My Grandfather’s Knife

My grandfather had a modest shop in his basement. It was really just a little space carved into the corner of the larger room, the rest of which was dedicated to storage, laundry, a hot water heater, and a freezer. The exposed floor joists overhead, the stairs and furnace to one side, and poured concrete walls on two other sides squelched any notion of expansion. The shop had a work bench with a large vice with a sliding handle that delivered blood blisters with ruthless efficiency. There were a few small drawers below the bench, so narrow they were of little practical use.

When I visited as a kid I would sometimes snoop through the drawers, always disappointed that their contents never moved, let alone changed. One of those drawers held the pieces of a hunting knife. The leather handle was frayed and separated, the blade flecked with rust, the pommel loosely held with a conventional nut, and the sheath tattered with its belt loop severed. The knife was always in the drawer and had probably been in the drawer since Adam himself last went deer hunting. Like many of my grandfather’s projects, the knife awaited the halcyon days of his retirement when he would have hours of leisure to catch up on a lifetime of deferred interests.

The pieces of my grandfather's hunting knife after several decades in the workbench drawer.
The pieces of my grandfather’s hunting knife after several decades in the workbench drawer.

 

My grandfather did retire, and spent the next few years fighting declining health. At the age of 68, he got out of bed one morning, walked into the den, and collapsed into a stuffed chair under the crush of a massive heart attack. When my grandmother passed away some 15 years later and I began helping my mother and aunt clean out the house, the hunting knife was still in its place in the workbench drawer.

I miss all of that generation, and the threads that bind me to those people, that time, and that place grow thinner with passing time. So I decided I needed to get around to fixing that knife, maybe giving it another life, and shoring up one of the connections I have to that man.

Here’s something you need to know about my grandfather. He was the consummate cheapskate. Like most of his generation who passed through The Great Depression, the experience marked him for life, and he hated to part with money. He was actually pretty generous with his family, but when it came to spending money on himself, only the cheapest would do. In my late teens when I was seasonally working construction I asked for a Makita drill for Christmas. After I opened the present, he let me know what an extravagant gift he deemed that to be. “At that price that drill better last a lifetime!” I remember him admonishing. When I helped clean out the house, he had a bone yard of six dead Craftsman drills lined up across a shelf. Thirty years later my Makita shows no signs of slowing down. The stingy man spends the most.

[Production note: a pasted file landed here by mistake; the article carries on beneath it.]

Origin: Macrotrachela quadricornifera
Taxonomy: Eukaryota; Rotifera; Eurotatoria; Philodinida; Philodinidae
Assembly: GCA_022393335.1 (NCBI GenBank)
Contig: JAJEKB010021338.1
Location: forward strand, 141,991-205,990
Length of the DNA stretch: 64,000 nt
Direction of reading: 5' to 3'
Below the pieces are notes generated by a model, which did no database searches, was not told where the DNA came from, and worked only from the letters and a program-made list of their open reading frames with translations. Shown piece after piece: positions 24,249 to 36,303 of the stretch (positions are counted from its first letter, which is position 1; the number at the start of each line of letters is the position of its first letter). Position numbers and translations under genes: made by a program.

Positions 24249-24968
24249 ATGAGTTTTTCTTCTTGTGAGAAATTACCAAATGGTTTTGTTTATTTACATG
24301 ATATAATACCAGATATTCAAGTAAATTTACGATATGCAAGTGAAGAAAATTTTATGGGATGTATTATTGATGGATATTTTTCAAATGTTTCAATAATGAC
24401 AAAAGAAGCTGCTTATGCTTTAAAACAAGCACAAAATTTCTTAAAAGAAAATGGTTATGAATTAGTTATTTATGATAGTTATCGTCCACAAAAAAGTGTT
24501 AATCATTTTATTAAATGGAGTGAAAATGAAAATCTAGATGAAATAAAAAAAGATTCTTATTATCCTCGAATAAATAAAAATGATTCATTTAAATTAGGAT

Granddad probably bought the knife at the Kmart at the south end of Madison Heights, I’m guessing in the late 1950s. I questioned whether the knife was worth restoring, but the German blade gave me a glimmer of hope. Even if it wouldn’t hold a decent edge, I knew its real value to me lay elsewhere, and if it actually worked as a knife, that would just be a bonus.

The other motivation for this project is that I wanted to gain some experience making knife handles. A video over on Wood Workers Guild of America gave me some insight on how to approach the project.

  • I cleaned up the blade on my bench grinder using cloth wheels and a series of grits. I could have spent more time on this task, removing more of the rust pitting and some of the scratches from past sharpening efforts. Keeping the likely quality of the blade in my mind tempered my zeal for perfection, and in the end I opted for a clean-up that would discourage further rusting and at least make it look like someone cares about the tool.
  • I poked around my shop and found a sweet piece of Indian rosewood from Viable Lumber for the handle. I combined this with lapis lazuli, some black spacers, and a new brass guard and pommel from Jantz Supply.
  • The guard is soldered to the tang, and the entire stack of handle components are sandwiched together with epoxy and capped with the pommel which is both threaded and glued in place.
  • After the glue dried, the handle looked like a serious mess. I shaped the handle with the bandsaw and spindle sander, and finally hand sanding.
The after picture--looks a little more useful, now.
The after picture–looks a little more useful, now.

Perfect? Hardly. I could have done a bit more shaping of the handle, I suppose, and more hand sanding. Truth is, I didn’t want to make the knife so refined that I wouldn’t want to use it. Putting it back in a drawer for another 60 years wasn’t the idea. It fits my hand well, and I am pleased with the way it turned out. I think granddad would be a bit surprised. Now I need to make a new sheath and spend some time at the grinder and bench stones.